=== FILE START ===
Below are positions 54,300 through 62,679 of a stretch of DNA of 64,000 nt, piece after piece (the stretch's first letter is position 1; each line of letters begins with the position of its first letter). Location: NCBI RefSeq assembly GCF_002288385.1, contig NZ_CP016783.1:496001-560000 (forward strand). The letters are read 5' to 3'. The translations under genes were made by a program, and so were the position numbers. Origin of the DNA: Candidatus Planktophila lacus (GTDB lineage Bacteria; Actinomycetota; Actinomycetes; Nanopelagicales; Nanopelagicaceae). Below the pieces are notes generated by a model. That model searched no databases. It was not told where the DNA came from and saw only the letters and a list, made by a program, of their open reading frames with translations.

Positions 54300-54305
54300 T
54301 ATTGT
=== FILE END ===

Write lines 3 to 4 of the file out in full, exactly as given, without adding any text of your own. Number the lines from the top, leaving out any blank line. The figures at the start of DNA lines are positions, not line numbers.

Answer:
54300 T
54301 ATTGT